This past weekend was filled with one things: Raks Nativity (well, that and a paper due Wednesday). Raks Nativity is Nepenthe’s interesting idea to tell the story of Jesus’ birth through Middle Eastern dance. The experience was interesting, because most of the people acting and dancing are not religious people, and I don’t think any of us ever did a Christmas play.

My role was the “village girl/kind innkeeper.” I enjoyed my bit role, even though I would’ve liked some extra practice with the people I’d share the stage with. Mainly because it is difficult to figure out how to navigate showing off a small marketplace by oneself, but also because I really liked everyone who was in the play. Perhaps this is a me thing, but I don’t feel like we often come together to work on something as community. People will throw haflas or invite others to perform in their shows, but I cannot think of a time a group of dancers who are not in the same class come together to work on a project together. There is something nice about that. I imagine that it is logistically difficult, but it something I’d like to see continue.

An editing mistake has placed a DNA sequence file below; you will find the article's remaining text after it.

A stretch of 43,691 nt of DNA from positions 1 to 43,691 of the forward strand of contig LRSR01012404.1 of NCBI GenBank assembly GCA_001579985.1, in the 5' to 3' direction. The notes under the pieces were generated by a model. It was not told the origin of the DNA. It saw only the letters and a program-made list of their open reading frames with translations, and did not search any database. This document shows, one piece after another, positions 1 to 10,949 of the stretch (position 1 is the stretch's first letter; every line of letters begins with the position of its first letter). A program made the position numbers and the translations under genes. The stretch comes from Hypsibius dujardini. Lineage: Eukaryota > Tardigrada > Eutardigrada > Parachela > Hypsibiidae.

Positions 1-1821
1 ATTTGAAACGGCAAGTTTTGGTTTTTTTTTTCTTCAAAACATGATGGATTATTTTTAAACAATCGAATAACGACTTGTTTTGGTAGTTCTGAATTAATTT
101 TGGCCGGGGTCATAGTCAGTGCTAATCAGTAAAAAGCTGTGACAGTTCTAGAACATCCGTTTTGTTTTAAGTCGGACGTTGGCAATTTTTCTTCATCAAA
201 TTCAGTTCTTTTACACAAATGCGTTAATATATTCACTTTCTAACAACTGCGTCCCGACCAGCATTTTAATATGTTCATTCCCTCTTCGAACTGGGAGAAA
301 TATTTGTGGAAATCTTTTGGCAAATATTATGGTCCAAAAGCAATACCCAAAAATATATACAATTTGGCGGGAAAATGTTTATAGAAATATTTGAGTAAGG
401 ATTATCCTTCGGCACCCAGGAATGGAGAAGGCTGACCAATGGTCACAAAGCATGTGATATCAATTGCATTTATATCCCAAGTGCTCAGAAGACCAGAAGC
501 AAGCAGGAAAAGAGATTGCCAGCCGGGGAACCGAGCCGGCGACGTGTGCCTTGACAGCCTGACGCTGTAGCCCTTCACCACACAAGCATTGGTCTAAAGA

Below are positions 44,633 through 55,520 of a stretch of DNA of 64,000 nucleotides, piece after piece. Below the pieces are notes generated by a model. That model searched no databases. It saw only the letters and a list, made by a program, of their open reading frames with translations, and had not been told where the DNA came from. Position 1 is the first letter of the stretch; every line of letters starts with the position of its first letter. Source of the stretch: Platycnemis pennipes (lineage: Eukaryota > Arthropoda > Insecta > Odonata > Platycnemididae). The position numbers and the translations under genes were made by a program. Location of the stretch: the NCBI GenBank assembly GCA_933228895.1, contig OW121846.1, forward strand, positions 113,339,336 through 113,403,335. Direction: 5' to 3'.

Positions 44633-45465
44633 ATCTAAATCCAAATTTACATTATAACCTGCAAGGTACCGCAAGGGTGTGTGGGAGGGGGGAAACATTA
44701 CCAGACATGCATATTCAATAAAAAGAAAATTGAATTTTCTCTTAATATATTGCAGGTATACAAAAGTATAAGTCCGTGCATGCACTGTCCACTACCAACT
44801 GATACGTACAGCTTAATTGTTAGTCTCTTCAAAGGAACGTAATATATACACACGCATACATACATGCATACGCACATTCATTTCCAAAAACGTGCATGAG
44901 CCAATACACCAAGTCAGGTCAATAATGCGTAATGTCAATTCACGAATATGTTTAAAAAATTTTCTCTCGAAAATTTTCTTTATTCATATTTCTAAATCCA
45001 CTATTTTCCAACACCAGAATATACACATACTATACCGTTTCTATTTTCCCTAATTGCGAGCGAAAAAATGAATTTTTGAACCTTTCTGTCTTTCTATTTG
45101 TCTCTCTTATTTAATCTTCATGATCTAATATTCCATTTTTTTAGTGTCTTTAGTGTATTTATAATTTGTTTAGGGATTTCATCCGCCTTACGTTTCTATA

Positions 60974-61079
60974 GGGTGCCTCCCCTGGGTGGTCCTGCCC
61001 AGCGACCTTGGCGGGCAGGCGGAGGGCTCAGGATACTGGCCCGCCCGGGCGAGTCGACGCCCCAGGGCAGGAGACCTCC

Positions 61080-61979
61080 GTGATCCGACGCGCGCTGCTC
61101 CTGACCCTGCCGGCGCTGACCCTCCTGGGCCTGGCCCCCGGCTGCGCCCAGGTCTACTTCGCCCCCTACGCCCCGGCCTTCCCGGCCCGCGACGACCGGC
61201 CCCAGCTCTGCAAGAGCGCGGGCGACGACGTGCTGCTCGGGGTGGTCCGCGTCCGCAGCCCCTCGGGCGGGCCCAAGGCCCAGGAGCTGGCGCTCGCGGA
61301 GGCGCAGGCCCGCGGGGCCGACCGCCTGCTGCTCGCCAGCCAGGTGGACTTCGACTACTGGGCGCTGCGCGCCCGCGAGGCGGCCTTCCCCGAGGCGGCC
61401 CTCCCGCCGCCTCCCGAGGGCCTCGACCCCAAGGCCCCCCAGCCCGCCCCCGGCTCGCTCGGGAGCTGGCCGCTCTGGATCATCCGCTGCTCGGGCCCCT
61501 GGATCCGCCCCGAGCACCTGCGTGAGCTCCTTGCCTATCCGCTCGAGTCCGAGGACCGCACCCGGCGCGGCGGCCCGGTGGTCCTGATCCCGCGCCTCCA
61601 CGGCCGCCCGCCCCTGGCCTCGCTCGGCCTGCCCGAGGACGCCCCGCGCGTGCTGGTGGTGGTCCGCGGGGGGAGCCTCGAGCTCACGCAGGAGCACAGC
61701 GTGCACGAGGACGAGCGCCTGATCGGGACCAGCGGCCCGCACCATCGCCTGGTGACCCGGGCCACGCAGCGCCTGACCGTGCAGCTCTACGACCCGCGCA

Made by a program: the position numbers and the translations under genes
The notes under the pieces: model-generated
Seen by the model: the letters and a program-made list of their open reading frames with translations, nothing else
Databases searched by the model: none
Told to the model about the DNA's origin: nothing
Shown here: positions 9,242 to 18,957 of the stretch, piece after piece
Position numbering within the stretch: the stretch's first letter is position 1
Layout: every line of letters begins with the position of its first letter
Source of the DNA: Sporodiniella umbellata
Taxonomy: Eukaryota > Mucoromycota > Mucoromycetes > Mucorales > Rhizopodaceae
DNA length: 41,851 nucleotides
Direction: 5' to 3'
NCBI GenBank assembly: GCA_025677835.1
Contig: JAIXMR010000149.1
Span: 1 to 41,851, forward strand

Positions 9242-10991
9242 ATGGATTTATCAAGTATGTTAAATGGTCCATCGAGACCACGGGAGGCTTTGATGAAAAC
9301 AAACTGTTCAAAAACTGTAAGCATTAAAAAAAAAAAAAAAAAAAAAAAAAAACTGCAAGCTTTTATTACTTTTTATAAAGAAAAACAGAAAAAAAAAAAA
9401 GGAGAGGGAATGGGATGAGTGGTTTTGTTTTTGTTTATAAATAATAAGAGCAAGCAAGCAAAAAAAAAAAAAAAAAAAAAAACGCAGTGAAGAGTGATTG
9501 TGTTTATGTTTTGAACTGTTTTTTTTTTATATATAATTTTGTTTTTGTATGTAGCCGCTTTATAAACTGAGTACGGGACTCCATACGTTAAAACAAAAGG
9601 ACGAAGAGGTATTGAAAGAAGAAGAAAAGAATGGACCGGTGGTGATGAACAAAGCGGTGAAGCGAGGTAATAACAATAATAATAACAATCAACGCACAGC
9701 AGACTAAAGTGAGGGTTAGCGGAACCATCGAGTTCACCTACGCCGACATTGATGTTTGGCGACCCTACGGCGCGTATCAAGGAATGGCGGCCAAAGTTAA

The audience was nice collection of non-dancers and dancers; I must say that it was touching to see how many people came out to support the show, because it was quite far from Boston (about an hour or so drive). The play I believe went well; I hope I did well. I didn’t see most of it that night, but at rehearsal, it looked good. The concept seems odd, but when you see it, it really was a solidly good show. I like that the show had a mix of comedy, acting, and dancing; even for someone who loves watching dance, a show can seem long if there is no variety. The show felt like it went by quickly to me; it was inherently a short show, but also I think the pacing was good that left you satisfied but wanting more.

It was a lot of fun, and even though I’m sure Nepenthe and co. are tired, it would be awesome if we could do this again during the summer or spring.

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I’ve been meaning to write this entry since the workshop, but alas, time and forgetfulness got in the way. Oh well.

Meiver taught a fan veil workshop in October. Although I had learned fan veil technique previously from Meiver over the summer and had a brief introduction in Chicago, I learned even more. The workshop was well-designed, with Meiver discussing where to buy fan veils and the difference in quality. It may seem like a minute detail, but the quality of your props makes a HUGE difference, as well as the size. With so many vendors out there and money not being as free flowing for most of us, these discussions are important to help make the best decisions.